TRINPsite, 50.34.6 - 54.14.6            StateRel/IDSRTxt.htm

    by M. Vincent van Mechelen
    In progress

    At the moment this document comprises little more than a
collection of articles or selected passages from papers and
magazines about the contemporary and/or historical relationship
between state and 'denominational ideology' in countries all
over the world. It is not (yet) systematic in that each country
is considered in turn, after which as many relevant data as
possible are collected about it. Until now it has been rather
the other way around: the data the author has come across (more
or less by accident) have been filed under the country at issue.
This information is then later to be used for a systematic
   ~Denominational ideology~ is the universal and impartial term
for a set of ideas which lies at the root of a person's or group
of people`s worldview or life-stance. When it involves the
belief in supernatural beings such as gods or demons, it is
usually called "a religion"; when it does not involve belief in
the supernatural, in a god or devil, it is often called, by
theists and atheists alike, "a philosophy". However, such a use
of the word ~philosophy~ in the sense of a set of rules for
living one's life is misleading, because in that sense religion
is a 'philosophy' as well. More importantly, it is the function
of 'philosophy' in its proper sense to _study_ the nature and
meaning of reality as it is, can be and ought to be, whereas it
is the function, not of philosophy, but of ideology to make
people _keep_ reality as they (are supposed to) believe it is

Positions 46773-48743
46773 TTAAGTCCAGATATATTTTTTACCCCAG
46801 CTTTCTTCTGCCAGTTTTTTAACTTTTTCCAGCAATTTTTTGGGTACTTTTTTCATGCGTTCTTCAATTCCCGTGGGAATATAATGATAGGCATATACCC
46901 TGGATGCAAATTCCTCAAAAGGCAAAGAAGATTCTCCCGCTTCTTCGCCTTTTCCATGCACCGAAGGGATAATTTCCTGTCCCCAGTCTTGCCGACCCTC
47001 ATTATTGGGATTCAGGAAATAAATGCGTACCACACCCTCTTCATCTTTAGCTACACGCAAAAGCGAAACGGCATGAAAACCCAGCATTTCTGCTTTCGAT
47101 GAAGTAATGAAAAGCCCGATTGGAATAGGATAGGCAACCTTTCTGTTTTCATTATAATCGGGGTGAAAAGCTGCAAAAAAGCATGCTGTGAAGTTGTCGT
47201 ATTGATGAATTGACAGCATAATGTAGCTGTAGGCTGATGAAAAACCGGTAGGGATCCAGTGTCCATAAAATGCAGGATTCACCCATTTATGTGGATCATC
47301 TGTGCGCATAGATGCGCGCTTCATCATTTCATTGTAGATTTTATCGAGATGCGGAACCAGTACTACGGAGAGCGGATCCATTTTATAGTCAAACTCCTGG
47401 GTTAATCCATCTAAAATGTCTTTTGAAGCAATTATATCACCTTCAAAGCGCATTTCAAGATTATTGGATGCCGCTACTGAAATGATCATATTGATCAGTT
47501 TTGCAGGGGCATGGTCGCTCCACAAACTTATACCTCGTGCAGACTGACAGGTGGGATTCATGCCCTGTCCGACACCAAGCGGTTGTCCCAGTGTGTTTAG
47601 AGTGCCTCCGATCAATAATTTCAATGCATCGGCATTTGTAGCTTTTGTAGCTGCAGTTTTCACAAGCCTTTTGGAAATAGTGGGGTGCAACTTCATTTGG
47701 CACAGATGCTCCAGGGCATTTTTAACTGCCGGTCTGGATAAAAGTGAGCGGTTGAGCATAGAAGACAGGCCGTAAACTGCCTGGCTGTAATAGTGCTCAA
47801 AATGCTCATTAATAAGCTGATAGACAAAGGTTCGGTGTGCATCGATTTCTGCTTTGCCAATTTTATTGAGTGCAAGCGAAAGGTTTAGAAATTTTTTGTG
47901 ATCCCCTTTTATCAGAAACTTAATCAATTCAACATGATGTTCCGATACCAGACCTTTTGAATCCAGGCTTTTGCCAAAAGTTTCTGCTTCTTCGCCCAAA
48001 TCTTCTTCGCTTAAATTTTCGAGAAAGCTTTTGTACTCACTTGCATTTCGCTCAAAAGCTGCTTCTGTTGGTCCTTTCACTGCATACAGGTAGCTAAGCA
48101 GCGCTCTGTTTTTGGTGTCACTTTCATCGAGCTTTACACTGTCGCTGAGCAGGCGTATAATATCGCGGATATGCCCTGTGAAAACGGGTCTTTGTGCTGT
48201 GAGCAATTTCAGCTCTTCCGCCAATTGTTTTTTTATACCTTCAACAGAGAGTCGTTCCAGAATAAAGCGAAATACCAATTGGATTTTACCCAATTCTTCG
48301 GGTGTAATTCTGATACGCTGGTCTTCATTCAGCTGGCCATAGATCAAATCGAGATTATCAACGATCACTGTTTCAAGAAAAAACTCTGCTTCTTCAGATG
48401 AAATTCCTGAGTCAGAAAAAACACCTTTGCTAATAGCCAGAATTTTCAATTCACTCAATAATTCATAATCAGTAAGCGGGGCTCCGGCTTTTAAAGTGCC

and ought to be, or to make them _change_ reality in the
direction of what they (are supposed to) believe it can and
ought to be.
    Every religion is therefore first and foremost an ideology,
and so are the belief systems of people whose worldviews are not
religious, irreligious or, perhaps, anti-religious. It will not
offend against traditional usage to call a religion "a
_denominational_" rather than "political ideology", but a non-
religious ideology or 'philosophy of life' is no less
'denominational' when it concerns a special idea or doctrine
whose _name_ people will refer to when asked what they 'are' or
'call themselves'. (Calling yourself "an atheist" or "agnostic"
is as much a denominational act as calling yourself "a theist"
or a believer in one particular god.)
    Even scientists who claim that they are only interested in
reality from a purely empirical perspective confine themselves
to a part of the physical or social world on the basis of
evaluative, normative or plainly ideological (if not personal)
criterions. Therefore it needs no denying that any study of the
relationship between state and denominational ideology, which is
in itself a descriptive undertaking, has a normative source.
Here that source is the conviction that every citizen, as a